We are used to hearing about CO2 and Carbon emissions. But lately, there is a new term that is often mentioned when talking about sustainability and Climate Change. That term is “nitrogen”, and is often followed by “crisis”.
Why is nitrogen all of a sudden a matter of concern?
Nitrogen is a naturally occurring element that is essential for the life of plants and animals, found in amino acids that make up proteins that comprise the hereditary material and life’s blueprint for all cells.
Nitrogen is an element that can combine with itself, or with other elements. When two atoms of nitrogen form a chemical bond, nitrogen gas is formed, and in fact it makes up 78% of the atmosphere by volume.
So clearly, nitrogen is good and necessary and plays a crucial role in maintaining life on earth.
What could possibly be wrong with it? It’s all a matter of balance.
Since nitrogen is essential for crop growth and food production, it’s also a key component in synthetic fertilizers used in agriculture.
The increased demand for food has led to increased use of these fertilizers containing high levels of nitrogen. This was miraculous in resolving malnutrition in the 20th Century.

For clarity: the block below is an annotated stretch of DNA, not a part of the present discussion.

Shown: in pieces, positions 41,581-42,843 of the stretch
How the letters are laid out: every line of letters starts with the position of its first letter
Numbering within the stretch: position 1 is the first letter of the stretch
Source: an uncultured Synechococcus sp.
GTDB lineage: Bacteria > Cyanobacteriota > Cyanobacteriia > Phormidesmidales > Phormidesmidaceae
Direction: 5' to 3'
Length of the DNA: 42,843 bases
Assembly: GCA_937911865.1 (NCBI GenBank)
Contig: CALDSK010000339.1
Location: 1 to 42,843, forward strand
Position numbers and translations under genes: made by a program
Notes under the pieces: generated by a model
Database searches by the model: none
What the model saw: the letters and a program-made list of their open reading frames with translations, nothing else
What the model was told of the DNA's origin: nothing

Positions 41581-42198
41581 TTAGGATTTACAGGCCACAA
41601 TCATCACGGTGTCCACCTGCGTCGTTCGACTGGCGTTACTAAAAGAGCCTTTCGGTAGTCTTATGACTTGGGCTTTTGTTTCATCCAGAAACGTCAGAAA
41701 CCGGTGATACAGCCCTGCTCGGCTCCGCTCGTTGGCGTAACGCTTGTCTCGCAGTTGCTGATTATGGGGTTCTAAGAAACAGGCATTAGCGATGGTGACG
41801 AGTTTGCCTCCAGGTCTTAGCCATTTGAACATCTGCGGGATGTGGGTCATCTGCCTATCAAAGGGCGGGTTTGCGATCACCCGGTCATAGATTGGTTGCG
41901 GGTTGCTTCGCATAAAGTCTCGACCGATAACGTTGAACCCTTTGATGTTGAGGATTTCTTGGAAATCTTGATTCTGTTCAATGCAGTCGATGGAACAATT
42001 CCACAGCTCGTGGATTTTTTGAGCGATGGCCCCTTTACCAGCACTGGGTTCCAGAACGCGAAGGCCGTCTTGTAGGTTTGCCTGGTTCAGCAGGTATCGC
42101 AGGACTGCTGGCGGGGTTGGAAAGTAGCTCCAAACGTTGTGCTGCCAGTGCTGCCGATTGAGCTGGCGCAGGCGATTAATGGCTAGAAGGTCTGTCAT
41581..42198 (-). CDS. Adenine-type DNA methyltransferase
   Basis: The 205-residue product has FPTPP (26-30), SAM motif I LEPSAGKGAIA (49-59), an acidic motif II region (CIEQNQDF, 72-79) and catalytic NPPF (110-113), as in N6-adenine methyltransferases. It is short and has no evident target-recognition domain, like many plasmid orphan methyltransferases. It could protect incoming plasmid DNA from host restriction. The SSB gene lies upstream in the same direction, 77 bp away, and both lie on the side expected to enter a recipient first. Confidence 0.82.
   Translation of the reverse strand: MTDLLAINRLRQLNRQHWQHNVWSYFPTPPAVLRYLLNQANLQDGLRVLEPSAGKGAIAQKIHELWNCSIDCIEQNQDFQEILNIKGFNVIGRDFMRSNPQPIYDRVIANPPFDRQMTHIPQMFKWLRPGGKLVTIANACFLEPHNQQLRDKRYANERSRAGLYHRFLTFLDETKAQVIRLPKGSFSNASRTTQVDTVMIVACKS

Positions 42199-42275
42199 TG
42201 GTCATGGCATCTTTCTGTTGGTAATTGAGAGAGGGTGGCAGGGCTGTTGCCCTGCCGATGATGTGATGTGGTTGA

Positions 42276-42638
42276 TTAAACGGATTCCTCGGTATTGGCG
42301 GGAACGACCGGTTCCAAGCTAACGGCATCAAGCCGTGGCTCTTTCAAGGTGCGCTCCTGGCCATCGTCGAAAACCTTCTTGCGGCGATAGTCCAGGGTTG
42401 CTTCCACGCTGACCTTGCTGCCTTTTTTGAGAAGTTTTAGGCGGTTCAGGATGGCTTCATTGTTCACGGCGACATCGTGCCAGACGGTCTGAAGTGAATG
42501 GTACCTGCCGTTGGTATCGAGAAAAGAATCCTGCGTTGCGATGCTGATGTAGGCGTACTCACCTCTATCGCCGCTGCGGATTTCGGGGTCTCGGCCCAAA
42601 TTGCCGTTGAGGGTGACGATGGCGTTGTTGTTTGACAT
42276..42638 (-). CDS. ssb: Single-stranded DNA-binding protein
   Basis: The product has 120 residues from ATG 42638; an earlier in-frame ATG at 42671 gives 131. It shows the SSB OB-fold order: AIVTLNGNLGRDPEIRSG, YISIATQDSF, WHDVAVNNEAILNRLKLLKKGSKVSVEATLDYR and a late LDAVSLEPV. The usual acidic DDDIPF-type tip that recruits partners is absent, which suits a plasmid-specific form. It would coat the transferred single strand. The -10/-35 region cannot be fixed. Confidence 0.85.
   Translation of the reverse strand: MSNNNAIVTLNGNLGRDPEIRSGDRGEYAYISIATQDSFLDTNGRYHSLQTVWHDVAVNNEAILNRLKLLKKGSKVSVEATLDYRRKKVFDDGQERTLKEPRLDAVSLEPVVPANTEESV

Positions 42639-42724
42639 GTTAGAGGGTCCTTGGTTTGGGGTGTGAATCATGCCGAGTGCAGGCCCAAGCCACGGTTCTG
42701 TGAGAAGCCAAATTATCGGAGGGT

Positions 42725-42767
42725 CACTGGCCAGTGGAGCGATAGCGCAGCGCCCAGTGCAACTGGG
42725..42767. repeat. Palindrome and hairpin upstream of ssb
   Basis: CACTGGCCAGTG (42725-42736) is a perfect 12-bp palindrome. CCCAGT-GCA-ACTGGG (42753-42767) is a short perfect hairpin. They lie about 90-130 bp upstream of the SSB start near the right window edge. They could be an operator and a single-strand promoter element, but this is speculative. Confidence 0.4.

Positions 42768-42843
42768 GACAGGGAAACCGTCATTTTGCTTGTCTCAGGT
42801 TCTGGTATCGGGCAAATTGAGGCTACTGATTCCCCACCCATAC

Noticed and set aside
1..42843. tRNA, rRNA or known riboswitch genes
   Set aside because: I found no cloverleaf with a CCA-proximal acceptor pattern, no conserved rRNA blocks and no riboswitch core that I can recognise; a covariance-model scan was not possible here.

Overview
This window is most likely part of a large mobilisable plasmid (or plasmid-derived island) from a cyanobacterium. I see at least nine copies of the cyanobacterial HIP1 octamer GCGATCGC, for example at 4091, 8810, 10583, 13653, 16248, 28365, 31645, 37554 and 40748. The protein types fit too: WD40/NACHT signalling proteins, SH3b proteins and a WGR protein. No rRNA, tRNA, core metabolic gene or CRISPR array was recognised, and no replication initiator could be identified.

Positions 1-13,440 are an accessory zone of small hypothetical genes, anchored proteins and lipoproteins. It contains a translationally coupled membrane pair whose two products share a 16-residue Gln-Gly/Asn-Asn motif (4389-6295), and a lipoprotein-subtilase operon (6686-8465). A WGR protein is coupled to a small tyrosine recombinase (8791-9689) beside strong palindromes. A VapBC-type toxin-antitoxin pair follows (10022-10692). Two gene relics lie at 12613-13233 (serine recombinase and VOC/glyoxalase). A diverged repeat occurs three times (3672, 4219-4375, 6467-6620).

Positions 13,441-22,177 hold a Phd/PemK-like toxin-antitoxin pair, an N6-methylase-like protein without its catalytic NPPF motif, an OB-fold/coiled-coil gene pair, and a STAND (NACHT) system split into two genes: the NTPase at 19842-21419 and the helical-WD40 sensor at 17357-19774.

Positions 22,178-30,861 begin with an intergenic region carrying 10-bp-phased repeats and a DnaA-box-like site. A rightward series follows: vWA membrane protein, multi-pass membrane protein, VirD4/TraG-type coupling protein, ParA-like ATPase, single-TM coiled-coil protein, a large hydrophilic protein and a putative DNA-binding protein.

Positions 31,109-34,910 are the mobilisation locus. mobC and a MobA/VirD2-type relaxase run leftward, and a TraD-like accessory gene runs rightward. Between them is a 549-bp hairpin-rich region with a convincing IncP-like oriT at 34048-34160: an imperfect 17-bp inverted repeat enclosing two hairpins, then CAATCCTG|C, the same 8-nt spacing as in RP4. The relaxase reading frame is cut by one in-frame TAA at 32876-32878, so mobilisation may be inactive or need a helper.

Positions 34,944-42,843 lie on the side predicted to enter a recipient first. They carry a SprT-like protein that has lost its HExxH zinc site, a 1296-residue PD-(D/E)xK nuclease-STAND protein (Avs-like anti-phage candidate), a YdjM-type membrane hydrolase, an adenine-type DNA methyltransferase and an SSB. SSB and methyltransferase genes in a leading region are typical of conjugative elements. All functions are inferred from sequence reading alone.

However, only part of the nitrogen fertilisers applied to soils ends up inside plants. Often, more than 50% washes away into watercourses and eventually leaches into the rivers and oceans (yes, even if they are far away, it slowly travels through the soil). Meanwhile, emissions are also generated during the combustion of fossil fuels and industrial activities and reach the ocean through rainfall. As a result, too many nutrients reach the ocean disrupting its balance.
What happens then is that fast-growing plants out-compete and kill slower-growing beneficial plants. Those fast-growing plants take up the majority of the oxygen available in the water which is also needed by fish to live.
Eutrophication and algal blooms take place leading to marine dead zones with obviously terrible consequences.
This is why even though nitrogen is a key component for life, an excess of it can be the opposite of it: a threat to our lives.
And so the nitrogen crisis has become a mainstream topic of general concern.
Follow our journey on Social Media